“We were concerned,” Kerr said. “We’d rather they keep the doors open than have to start all over again with new tenants or have an empty building. The woman who owned the hair salon was petrified she was going to have to close, but we said, ‘Nope, we’ll help you stay.’”

Kerr said that since the spring, the new businesses have done well.

Ford, who opened her boutique store, Arizona Native Lotions and Soaps, last September, said negotiations and approval for the storefront just happened to coincide with the pandemic and she was determined to get things going.

“I got the keys, and I was like, ‘You know what, I got soap, so I’m essential,’” Ford joked.

The store’s merchandise includes goods from nearly two dozen local vendors. Ford said she’s happy with how business has gone, with the exception of July, which she felt had more to do with people traveling to escape the heat as opposed to the pandemic.

Ford also praised the Main Street organization and Richard Wilkie, the city’s economic development director, for assisting her with marketing so she could hit the ground running.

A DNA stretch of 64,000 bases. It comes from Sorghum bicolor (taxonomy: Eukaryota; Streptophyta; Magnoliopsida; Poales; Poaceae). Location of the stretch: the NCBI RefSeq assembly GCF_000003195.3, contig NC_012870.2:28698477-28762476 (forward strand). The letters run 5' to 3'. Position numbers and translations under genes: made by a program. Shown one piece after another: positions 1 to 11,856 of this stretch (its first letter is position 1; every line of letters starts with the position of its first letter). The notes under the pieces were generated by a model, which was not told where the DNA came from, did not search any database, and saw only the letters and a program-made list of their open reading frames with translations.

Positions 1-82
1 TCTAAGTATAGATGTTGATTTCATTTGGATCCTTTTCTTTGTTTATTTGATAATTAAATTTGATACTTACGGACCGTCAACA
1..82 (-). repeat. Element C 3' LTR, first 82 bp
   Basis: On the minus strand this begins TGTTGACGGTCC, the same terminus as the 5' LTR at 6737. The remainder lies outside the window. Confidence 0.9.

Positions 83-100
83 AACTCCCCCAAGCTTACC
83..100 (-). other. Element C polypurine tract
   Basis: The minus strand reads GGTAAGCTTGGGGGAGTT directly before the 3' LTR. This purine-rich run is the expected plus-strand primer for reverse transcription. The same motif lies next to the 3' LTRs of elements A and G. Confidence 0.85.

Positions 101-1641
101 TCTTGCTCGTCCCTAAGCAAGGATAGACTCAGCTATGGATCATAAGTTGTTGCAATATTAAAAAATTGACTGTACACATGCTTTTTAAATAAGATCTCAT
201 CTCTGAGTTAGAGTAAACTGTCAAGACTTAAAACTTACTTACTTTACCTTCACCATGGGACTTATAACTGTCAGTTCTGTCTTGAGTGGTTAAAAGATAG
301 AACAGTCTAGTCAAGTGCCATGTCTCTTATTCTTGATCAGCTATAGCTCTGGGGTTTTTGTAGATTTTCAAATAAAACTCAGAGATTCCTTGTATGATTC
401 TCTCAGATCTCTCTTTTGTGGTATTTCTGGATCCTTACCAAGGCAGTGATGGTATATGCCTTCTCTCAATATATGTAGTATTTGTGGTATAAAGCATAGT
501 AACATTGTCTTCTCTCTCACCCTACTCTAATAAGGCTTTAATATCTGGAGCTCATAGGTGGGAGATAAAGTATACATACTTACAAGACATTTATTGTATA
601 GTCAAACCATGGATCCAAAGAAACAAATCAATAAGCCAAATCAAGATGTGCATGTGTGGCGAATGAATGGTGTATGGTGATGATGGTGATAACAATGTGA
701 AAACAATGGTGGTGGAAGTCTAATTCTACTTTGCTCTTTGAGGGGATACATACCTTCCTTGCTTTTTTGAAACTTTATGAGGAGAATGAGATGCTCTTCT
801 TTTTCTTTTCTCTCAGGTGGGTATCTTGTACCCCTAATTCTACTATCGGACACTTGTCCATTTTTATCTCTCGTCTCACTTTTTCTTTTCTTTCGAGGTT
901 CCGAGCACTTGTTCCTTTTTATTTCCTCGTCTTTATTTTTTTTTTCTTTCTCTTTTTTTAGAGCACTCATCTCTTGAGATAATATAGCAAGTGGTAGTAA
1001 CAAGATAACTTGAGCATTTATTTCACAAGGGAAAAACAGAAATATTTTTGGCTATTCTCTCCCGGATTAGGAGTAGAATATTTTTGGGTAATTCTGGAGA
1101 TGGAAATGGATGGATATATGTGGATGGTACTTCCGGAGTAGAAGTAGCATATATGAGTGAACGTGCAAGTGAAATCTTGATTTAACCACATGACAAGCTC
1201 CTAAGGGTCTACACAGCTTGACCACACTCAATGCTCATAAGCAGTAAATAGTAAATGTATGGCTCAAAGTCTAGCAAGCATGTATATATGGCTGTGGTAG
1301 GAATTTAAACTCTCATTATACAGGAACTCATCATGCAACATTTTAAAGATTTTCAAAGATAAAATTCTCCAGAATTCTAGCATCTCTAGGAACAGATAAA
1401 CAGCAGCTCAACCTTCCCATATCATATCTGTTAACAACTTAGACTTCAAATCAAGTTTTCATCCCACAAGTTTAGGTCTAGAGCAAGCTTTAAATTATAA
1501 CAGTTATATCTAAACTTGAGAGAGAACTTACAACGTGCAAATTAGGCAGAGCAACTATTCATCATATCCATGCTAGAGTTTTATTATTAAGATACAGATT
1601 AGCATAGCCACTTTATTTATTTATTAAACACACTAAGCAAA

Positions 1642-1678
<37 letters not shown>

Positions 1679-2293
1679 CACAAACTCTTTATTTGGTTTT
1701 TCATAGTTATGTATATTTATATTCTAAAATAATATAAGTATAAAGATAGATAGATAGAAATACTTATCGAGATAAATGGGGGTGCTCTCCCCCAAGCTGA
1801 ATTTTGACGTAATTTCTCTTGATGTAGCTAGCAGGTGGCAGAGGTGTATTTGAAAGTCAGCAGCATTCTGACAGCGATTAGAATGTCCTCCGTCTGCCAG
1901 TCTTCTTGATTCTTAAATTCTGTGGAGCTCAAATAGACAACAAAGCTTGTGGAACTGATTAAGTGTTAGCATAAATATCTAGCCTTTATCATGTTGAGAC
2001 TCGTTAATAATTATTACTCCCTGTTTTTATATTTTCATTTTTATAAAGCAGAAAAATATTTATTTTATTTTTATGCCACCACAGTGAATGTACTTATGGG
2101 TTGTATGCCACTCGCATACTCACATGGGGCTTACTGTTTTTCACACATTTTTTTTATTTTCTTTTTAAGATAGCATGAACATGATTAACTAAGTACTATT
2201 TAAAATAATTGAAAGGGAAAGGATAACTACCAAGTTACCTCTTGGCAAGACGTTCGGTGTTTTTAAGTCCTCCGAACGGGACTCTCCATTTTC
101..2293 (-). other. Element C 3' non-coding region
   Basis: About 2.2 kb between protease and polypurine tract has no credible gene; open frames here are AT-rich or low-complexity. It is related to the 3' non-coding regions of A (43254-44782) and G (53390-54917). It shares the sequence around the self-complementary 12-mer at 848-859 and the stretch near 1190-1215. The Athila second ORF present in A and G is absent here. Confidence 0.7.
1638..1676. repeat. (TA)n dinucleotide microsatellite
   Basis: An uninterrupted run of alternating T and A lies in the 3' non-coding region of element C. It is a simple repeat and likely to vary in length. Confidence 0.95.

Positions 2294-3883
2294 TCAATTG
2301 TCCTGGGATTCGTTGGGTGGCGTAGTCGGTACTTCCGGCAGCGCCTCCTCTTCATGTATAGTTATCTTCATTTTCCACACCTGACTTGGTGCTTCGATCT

Kerr said the biggest thing the downtown area needs is more parking; Kerr is also on a committee to try and find new life for the old Casa Grande Union High School auditorium, which is being used for storage by the city.

Other new independent stores that have opened downtown since last June include Riley Switch Enterprises, Casa Grande Skate Shop and Casa Grande Books, Movies and More.

Rakoci said that one of her major goals as executive director of CG Main Street is to find partner organizations to “make things happen” and bring in new businesses.

Rakoci also feels that the industrial growth south and west of downtown, and the overall housing boom, are major benefits for city business.

“Many of these new people have expressed how much they love our downtown,” Rakoci said. “That helps our events grow, provides more foot traffic, and overall improves downtown’s economic vitality.”

While Rakoci said they’d love to see new businesses come to downtown, Main Street’s priority remains to make sure current businesses are doing well and to preserve current projects like the Neon Sign Park and alley murals.

“Our goal is to get back on our feet financially,” Rakoci said. “COVID really hurt us since most of our fundraising comes from events like the Street Fair. We want to fully operate and offer the programs and benefits we used to.”

Main Street is partnering with the city this fall and winter to host the city’s “Concert in the Park” series at the Neon Sign Park during the Downtown After Dark events, which take place the second Friday of every month.

Some upcoming events at or near downtown include: a downtown Halloween stroll from noon to 3 p.m. on Oct. 30; a Small Business Saturday on Nov. 27; and a special themed Downtown after Dark in October for Hispanic Heritage Month, with additional activities.